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176 With the fix'd stars, fix'd in their orb that flies
The planets, and all the innumerable hosts of heavenly bodies, perform their courses and revolutions, with so much certainty and exactness, as never once to fail ; but, for almost six thousand years, come constantly to the same period, in the
hundredth part of a minute. 180 Air and ye elements,
Praise Jehovah from the earth, ye dragons and all deeps: fire, hail, snow and vapour, stormy wind fulfilling his word ; mountains and all hills, fruitful trees and all cedars, beasts and all cattle,
creeping things and flying fowl. 221 Raphael, the sociable spirit, that deign'd To travel with Tobias,
See line 168 in Book IV. 262 Of Galileo.
By whose aid are seen
The Cyclades Islands, lie, like a circle round Delos, which is the largest of them : they are in the Archipelago. Though not above six miles in circumference, it is one of the most celebrated of
the Grecian islands, being the birth-place of Apollo and Diana ; the magnificent ruins of whose temples are still visible. It is now almost desti
tude of inhabitants. 272 A Phoenix,
The naturalists speak of this bird as single, or the only one of its kind ; the size of an eagle ; its head finely crested, with a beautiful plumage ; its neck covered with feathers, of a gold colour; the rest of its body purple, only the tail white, intermixed with carnation ; and it eyes sparkling like stars. They say it lives five or six hundred years, in the wilderness; that, when thus advanced in age, it builds itself a funeral pile of sweet wood and aromatic gums: this it fires with the wafting of its wings, and thus burns itself; and, from its ashes, arises a worm, which, in time, grows up to another Phoenix. Other accounts of this extraordinary bird mention, that it makes a brilliant appearance, and undertakes frequent excursions with a load on its back; that when, by having made the experiment through a long track of air, it gains sufficient confidence in its own vigour, its takes up the body of its father, and flies with it to the altar of the sun, to be there consumed. From this statement it appears probable, that the learned, especially of Egypt, enveloped under this allegory, the philosophy of comets; and that the Phænix was an Egyptian hieroglyphical
representation of the comet. 274 Bright temple, to Egyptian Thebes he flies.
An ancient celebrated city in Egypt, called also - Hecatompylos, on account of its hundred gates; and Diospolis, as being sacred to Jupiter. In the time of its splendour, it extended above twentythree miles; and, upon any emergency, could send into the field, by each of its hundred gates, twenty thousand fighting men, and two hundred chariots. Thebes was ruined by Cambyses, king
of Persia. 277 A Seraph wing'd
The Seraphim : each one had six wings. Isaiah, vi. 2. 285
Like Maia's sons he stood, Mercury, the son of Jupiter and Maia: he is represented as being the messenger of the gods ; and was the god of eloquence: is represented as a young man, with a cheerful countenance; with winged shoes and hat; holding in his hand a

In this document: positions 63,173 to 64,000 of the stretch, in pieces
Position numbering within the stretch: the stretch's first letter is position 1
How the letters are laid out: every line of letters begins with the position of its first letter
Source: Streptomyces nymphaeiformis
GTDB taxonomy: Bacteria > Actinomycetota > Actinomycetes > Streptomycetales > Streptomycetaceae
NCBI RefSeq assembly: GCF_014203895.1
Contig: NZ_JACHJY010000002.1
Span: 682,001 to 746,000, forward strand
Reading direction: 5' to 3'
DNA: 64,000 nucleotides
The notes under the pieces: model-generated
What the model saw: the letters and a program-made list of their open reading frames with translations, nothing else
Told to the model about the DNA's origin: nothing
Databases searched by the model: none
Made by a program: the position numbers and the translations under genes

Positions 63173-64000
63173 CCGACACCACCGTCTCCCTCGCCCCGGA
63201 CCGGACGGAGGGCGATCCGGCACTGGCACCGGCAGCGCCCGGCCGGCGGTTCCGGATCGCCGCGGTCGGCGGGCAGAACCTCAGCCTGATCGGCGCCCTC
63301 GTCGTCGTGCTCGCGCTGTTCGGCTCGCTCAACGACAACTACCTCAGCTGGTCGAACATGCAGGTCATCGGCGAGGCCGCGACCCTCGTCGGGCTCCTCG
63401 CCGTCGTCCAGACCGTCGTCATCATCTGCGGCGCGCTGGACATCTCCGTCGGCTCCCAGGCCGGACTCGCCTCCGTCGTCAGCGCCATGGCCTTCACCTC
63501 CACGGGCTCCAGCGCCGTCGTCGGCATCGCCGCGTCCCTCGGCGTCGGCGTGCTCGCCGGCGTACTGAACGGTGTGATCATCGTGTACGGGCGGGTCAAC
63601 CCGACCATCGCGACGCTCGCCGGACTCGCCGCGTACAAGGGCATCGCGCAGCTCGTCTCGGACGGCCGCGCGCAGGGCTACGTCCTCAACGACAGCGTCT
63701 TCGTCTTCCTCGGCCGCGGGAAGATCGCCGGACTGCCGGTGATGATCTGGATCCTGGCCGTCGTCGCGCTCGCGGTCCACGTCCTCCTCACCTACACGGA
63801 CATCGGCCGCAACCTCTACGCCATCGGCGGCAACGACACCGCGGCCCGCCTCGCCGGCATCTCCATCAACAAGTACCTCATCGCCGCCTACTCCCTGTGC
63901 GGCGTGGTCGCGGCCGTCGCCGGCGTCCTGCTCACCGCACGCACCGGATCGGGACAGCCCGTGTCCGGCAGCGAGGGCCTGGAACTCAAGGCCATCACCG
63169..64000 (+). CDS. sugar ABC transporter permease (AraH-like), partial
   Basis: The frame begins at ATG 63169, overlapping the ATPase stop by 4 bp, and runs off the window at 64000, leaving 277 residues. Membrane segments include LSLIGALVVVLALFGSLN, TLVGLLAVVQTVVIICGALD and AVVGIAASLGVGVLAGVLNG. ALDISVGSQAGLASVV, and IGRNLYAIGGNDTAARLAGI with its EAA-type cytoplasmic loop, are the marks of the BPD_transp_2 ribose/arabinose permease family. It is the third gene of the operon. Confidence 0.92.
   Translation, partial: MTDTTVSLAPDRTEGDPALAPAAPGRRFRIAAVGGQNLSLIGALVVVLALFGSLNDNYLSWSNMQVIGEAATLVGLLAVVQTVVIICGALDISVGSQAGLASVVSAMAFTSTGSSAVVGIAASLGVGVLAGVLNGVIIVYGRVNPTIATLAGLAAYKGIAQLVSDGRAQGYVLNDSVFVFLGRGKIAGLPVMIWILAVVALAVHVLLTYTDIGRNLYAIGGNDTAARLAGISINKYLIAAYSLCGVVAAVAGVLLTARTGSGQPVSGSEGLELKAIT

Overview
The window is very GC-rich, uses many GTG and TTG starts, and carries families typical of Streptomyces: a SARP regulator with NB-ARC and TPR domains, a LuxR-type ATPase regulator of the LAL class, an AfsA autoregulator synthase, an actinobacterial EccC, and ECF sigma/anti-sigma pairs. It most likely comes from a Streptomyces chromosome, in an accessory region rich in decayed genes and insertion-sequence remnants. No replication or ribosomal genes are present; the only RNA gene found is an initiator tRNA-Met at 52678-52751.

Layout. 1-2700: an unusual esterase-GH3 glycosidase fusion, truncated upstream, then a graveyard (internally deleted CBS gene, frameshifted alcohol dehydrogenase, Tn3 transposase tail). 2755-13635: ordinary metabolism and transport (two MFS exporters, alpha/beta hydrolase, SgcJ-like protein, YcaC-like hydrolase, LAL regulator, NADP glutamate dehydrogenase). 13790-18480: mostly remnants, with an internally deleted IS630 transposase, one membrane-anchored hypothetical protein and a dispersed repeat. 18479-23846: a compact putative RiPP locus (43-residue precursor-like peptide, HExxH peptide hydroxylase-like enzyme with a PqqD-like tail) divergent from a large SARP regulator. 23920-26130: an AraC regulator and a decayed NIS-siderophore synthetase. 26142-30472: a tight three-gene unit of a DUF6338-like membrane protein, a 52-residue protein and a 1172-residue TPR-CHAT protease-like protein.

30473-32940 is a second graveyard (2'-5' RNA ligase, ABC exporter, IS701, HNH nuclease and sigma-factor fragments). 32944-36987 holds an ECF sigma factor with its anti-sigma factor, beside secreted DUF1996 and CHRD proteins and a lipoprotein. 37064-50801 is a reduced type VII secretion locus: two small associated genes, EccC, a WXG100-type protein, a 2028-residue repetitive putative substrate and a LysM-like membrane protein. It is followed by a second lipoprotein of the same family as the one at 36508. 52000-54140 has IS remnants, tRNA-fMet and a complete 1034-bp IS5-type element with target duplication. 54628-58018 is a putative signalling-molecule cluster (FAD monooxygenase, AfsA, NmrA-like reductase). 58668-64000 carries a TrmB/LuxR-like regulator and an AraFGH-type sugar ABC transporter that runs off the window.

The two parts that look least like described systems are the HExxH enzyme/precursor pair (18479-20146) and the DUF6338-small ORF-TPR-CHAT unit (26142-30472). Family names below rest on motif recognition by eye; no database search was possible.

winged rod, bound about with two serpents. 339 In India, east or weșt,
The East Indies, in Asia. The West Indies
are in America, from whence come our spices, &c. 340 In Pontus
A kingdom of Asia Minor, bounded on the east by Colchis, west, by the Halys, north by the
Euxine Sea, and south by part of Armenia. 340
or the Punic coast. The ancient Carthage, at present Tunis ; a part
of Africa, on the Mediterranean Sea. 341 Alcinous reign'd
Alcinous was king of Phæcia, an Island of the Ionian Sea, anciently called Scheria, afterwards Corcyra. He kindly entertained Ulysses, who had been shipwrecked on his coast. The gardens
of Alcinous, and his love of Agriculture, have been greatly celebrated.
Close to the gates a spacious garden lies,
Here order'd vines in equal ranks appear, With all the united labours of a year ; Some to unload the fertile branches run, Some dry the black’ning clusters in the sun, Others to tread the liquid harvest join, The groaning presses foam with floods of wine. Here are the vines in early flow'r descry'd, Here grapes discolour'd on the sunny side, And there in autumn's richest purple dy'd.
Beds of all various herbs, for ever green, In beauteous order terminate the scene. Two plenteous fountains the whole prospect
crown'd; This thro' the gardens leads its streams around, Visits each plant, and waters all the ground;
While that in pipes beneath the palace flows,
To grace Alcinous and his happy land. HOMER. 369
till this meridian heat Meridian, from the Latin word meridies, i. e.
that like Pomona's arbour smil'd Pontona, a nymph at Rome, who was supposed to preside over gardens, and to be the goddess over all sorts of fruit trees. She had a temple at Rome, and a regular priestess called Flamen Pomonolis, who offered sacrifices to her divinity, for the preservation of fruit. She was generally represented as sitting on a basket full of flowers and fruit; and holding a bough in one hand, and
apples in the other. 381 Than wood-nymph.
Certain female deities among the ancients; some presided over woods, and were called Dryades and Hamadryades; 'others presided over mountains, and were called Oreades: some presided over bills and dales, and were called
or the fairest goddess feign'd Of three that in Mount Ida
Ida, a mountain in the Island of Crete. At the marriage of Peleus and Thetis, the goddess of discord, who had not been invited to partake of the entertainment, shewed her displeasure, by throwing, into the assembly of the gods, a golden